For every pound of cacao beans — the part of the plant that ends up in your chocolate bar — farmers produce about 12 times as much biomass. Now, researchers in Colombia have created new products from this “waste” material, including beer, juice, desserts similar to pudding and also nutraceuticals.
Cristian Blanco-Tirado, a chemistry professor at the Industrial University of Santander in Bucaramanga, Colombia, leads the Nextcoa project, which has developed these products. Nextcoa also uses cacao beans and waste to produce 100 percent cacao chocolates that are less bitter than traditional all-cacao products.
Instead of using the cane sugar, milk and soy lecithin found in a typical chocolate bar, Blanco-Tirado says that the product uses sweeteners and emulsifiers derived from the cacao fruit, which used to be thrown away after the cacao beans were extracted and exported. Blanco-Tirado says he expects “Betul” brand chocolate to be commercially available in August 2019.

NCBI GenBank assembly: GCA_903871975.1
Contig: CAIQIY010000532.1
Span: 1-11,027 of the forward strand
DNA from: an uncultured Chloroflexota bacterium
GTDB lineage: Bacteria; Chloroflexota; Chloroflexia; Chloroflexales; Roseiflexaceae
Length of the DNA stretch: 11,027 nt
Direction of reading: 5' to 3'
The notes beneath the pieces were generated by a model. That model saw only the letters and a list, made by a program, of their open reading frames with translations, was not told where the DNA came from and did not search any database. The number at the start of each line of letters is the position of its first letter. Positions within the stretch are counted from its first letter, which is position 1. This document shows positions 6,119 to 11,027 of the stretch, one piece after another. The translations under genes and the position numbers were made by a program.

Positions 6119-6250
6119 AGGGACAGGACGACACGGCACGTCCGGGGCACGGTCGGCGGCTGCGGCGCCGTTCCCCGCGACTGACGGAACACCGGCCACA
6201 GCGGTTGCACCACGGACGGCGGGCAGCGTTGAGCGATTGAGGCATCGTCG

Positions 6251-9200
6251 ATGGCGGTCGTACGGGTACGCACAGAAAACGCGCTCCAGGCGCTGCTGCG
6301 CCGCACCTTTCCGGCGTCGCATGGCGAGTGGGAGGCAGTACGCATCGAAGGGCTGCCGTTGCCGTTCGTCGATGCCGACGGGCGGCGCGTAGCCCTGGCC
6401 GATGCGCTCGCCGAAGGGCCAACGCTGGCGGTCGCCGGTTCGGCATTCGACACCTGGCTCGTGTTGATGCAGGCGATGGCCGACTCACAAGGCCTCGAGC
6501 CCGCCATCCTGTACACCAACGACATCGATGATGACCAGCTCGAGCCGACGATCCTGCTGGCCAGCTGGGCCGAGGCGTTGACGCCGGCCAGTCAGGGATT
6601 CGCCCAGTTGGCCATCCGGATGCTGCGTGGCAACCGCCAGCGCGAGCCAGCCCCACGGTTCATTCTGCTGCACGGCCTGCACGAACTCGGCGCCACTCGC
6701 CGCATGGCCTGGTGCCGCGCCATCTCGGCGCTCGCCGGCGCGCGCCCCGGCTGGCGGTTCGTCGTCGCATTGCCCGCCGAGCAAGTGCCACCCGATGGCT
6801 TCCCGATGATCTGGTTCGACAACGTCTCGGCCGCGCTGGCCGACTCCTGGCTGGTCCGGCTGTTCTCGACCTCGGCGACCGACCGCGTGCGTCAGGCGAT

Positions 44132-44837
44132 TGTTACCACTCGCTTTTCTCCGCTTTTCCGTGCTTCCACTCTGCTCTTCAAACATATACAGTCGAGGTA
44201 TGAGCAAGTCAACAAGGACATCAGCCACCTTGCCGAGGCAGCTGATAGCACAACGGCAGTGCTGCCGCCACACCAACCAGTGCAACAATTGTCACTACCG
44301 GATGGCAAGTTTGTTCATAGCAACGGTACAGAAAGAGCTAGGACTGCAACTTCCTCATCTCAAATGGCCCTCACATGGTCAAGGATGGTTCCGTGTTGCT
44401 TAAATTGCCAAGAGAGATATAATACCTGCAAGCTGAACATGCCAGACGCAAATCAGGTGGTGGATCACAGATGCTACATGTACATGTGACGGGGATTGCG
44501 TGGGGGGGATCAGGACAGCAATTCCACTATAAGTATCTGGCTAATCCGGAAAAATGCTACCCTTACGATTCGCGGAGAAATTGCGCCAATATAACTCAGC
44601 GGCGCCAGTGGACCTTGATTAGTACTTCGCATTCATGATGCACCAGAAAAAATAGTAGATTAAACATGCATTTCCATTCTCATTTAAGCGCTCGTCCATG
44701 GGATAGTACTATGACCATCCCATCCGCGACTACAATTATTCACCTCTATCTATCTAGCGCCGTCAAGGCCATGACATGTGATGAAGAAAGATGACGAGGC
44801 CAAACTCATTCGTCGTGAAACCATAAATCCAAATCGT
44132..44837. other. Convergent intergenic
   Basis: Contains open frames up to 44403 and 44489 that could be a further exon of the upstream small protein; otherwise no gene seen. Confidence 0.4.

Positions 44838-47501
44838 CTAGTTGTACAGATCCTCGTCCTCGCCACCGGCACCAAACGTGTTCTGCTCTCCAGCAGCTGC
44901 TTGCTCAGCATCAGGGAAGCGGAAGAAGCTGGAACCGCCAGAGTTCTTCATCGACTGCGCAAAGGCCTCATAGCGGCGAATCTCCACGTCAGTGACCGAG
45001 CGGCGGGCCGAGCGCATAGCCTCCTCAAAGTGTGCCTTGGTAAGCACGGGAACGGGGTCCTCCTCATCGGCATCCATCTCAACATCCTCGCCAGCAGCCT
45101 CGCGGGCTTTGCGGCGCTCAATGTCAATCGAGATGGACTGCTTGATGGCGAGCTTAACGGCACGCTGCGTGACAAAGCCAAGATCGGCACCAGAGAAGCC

Photos courtesy of Andrew Wight/ENSIA.
“Our Santander region in Colombia has traditionally been a producer of cacao beans, but only 6% of the revenues go to producers,” he says. “So we asked if it was possible to take better advantage of the cacao fruit by developing technology for the production, not only of beans, but of products with greater value.”
Blanco-Tirado says the biggest challenge is helping smallholder farmers understand the benefits of commercializing the waste, while also making the process financially viable and attracting investment.
For now, the team’s financial analysis says the price of the chocolate is competitive with luxury 70 percent cacao chocolate brands. Blanco-Tirado added that other products are being produced from cacao pods as well, including cellulose, juice and syrup.
This is an excerpt of a larger story published on Ensia.com.